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Austerity Measures: Yes or No?

June 16, 2010

The usage of word “austerity” is on the rise these days in all kinds of media, thanks to the global recession. You read any economy related news and chances are you will come across the word austerity. That explains how the word made to the top 50 list of words searched by NY Times users in its dictionary feature to understand the meaning (it’s ranked No. 4 in the list). So let’s see what it means. According to Oxford Dictionary of Difficult words, Austerity means

noun– sternness or severity of manner or attitude

  • extreme plainness and simplicity of style or appearance
  • conditions characterized by severity, sternness, or asceticism
  • difficult economic conditions created by government measures to reduce a budget deficit, esp. by reducing public expenditure

In the current grim economic scenario, the word austerity relates to stern economic steps taken by governments in form of increased taxes and reduced benefits to overcome budget deficit. Economic crisis has hit all the countries badly including US and Euro zone and there has been debate going on whether austerity is the way to go. European economies have already started taking austerity measures and in US debate is going on.  The countries which are taking austerity measures include Greece, Spain, Italy, Hungary, UK and even France and Germany as a pre-emptive measure and also to be a role model to other less regulated European economies. So how countries are doing it? Salary freezes, wage reductions, reduced reitirement benefits, reduced pensions, increased taxes, higher retirement ages  are few of the measures taken by these governments to reduce the deficit, which ofcourse has met with serious opposition from their citizens (picture above shows protest in Greece). Greece is being bailed out by IMF and other European countries, so these austerity measures were imposed as conditons of bailout and they are supposed to reduce their deficit from 13.6% of GDP to close to 2.6% by 2014.You can read in detail about what measures other countries are taking in this CNN article.

I don’t know anything about economics and seeing economies of countries falling one after the other like a deck of cards, I doubt if any of these governments understood the dynamics of economics clearly. Whenever I try to understand what’s going on in the fiscal world, I turn to Nobel Laureate Dr Paul Krugman’s blog to get some basic understanding. In his recent posts he has discussed that he does not support this austerity-mania in Europe and more thoughts need to be put into it. He also suggests that US should avoid falling into this austerity frenzy.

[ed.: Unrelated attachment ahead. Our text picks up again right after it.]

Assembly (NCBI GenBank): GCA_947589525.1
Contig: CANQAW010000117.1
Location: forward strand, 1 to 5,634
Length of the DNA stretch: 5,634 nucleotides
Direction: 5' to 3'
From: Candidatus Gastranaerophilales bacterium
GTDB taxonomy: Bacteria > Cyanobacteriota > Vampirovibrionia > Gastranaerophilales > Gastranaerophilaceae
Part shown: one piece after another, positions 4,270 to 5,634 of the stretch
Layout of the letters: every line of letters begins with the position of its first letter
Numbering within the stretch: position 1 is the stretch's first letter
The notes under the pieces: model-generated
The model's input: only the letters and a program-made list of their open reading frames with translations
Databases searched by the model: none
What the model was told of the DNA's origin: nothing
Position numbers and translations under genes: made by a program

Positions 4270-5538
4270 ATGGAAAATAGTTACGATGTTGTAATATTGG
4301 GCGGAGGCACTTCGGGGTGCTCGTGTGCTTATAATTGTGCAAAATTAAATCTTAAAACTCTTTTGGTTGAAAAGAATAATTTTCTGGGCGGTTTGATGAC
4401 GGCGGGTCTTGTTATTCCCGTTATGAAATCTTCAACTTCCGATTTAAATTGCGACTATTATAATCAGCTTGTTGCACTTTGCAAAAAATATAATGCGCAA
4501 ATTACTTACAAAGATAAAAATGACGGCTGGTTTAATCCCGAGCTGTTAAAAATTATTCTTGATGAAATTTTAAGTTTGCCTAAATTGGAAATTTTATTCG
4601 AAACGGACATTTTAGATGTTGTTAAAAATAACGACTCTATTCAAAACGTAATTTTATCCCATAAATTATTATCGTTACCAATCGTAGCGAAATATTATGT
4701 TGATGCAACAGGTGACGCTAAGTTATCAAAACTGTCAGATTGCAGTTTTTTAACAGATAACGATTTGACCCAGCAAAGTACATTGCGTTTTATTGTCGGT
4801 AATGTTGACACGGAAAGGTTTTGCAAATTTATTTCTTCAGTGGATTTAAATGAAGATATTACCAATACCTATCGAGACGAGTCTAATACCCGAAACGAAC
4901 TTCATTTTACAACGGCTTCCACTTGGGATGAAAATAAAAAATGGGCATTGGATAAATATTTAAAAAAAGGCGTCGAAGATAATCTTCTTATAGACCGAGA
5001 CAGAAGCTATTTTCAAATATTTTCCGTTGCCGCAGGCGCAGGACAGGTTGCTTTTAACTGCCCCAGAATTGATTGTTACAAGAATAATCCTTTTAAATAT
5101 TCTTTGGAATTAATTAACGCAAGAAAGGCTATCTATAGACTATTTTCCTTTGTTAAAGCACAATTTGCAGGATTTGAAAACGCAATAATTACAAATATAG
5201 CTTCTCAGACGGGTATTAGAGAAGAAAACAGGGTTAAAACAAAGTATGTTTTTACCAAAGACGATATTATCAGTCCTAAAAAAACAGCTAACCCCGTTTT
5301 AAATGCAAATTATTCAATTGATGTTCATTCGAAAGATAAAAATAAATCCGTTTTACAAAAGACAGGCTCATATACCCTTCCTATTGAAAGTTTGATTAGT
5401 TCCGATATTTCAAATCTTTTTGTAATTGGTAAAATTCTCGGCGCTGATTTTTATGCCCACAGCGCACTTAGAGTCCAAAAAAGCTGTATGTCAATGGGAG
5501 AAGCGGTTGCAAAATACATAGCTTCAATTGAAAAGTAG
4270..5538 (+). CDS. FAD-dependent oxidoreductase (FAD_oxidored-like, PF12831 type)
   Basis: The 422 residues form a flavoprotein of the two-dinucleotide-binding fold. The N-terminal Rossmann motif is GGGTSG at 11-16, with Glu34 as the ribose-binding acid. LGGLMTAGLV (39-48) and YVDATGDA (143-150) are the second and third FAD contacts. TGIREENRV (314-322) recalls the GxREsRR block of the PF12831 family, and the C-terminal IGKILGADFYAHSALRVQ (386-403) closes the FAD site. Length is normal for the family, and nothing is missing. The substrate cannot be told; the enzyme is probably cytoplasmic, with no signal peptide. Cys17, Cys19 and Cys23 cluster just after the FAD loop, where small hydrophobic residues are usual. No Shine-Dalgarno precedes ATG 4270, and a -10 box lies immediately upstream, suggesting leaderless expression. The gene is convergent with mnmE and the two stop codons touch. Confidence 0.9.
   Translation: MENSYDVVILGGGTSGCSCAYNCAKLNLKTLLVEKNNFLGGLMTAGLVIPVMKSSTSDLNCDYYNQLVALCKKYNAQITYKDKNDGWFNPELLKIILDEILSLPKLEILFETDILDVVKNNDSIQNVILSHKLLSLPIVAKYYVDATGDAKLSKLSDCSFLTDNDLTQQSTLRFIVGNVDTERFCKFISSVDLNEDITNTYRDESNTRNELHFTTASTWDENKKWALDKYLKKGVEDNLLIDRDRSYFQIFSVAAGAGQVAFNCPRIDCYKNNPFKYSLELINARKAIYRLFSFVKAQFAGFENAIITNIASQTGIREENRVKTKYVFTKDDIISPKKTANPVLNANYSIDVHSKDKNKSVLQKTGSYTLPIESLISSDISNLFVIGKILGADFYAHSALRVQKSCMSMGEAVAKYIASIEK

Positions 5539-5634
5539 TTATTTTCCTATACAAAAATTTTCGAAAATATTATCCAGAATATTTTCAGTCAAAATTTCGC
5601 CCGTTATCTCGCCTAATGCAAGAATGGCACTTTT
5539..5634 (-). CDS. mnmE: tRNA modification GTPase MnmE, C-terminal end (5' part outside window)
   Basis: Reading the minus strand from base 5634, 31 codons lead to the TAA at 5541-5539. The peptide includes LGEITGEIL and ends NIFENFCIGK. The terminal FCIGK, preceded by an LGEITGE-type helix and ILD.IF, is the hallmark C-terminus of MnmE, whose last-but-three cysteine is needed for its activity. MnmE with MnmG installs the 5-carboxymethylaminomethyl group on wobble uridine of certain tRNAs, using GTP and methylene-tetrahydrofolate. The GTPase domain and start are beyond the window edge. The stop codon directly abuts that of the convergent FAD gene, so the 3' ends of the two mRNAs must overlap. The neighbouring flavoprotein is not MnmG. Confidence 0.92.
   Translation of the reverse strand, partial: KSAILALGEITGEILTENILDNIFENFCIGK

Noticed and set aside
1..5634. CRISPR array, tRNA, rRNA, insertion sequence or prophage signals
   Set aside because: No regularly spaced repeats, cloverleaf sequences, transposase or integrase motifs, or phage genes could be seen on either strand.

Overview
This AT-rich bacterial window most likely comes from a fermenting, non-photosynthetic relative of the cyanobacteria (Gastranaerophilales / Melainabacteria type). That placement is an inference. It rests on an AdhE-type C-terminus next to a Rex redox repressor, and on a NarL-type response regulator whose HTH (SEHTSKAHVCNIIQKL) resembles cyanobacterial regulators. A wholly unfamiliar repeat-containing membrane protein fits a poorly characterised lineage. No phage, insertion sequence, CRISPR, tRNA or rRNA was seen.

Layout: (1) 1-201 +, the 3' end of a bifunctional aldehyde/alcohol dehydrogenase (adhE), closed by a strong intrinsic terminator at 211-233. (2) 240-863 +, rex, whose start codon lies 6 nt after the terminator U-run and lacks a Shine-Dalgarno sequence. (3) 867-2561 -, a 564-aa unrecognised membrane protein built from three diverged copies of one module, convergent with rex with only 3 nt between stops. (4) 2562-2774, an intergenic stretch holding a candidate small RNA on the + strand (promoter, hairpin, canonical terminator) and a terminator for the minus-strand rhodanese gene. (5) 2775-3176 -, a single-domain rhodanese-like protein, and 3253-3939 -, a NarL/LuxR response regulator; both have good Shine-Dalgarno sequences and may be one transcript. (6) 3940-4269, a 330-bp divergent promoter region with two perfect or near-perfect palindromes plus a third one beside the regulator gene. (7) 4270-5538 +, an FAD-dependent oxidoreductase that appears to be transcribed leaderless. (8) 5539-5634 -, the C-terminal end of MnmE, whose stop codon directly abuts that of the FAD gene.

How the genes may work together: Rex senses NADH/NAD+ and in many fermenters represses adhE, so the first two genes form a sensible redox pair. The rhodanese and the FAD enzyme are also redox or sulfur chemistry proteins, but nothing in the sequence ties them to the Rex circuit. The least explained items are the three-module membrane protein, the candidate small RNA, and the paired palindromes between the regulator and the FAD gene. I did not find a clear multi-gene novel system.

Let me start with the budget arithmetic, borrowing an approach from Brad DeLong. Consider the long-run budget implications for the United States of spending $1 trillion on stimulus at a time when the economy is suffering from severe unemployment.

That sounds like a lot of money. But the US Treasury can currently issue long-term inflation-protected securities at an interest rate of 1.75% . So the long-term cost of servicing an extra trillion dollars of borrowing is $17.5 billion, or around 0.13 percent of GDP.

And bear in mind that additional stimulus would lead to at least a somewhat stronger economy, and hence higher revenues. Almost surely, the true budget cost of $1 trillion in stimulus would be less than one-tenth of one percent of GDP – not much cost to pay for generating jobs when they’re badly needed and avoiding disastrous cuts in government services. [Paul Krugman]

It makes sense to me now why stimulus is needed for strengthening the economy in the long run  rather than mindlessly reducing spending, especially for economies like US, UK and Germany where the investors have confidence and offer securities at low interest rate. While for countries like Greece, Spain, Ireland where investors have lost confidence austerity might be the way to go, even that is debatable. The whole idea of world economy is based on belief and confidence in each other and if a country spends for bolstering the confidence and strengthening of the economy, it should be ok, although carefully planned and regulated spending is the need of the hour. Mindless spending needs to be stopped, case in point being the spending by Greece govt on it’s employees; they were given 14 months salary and 75% of their money was spent on supporting Govt staff!!

So that was the word of the day- Austerity!

Picture: Caption-Greeks on streets again; demonstrating against IMF austerity measures— by Flickr user apostolosp . Used under Creative Commons License.

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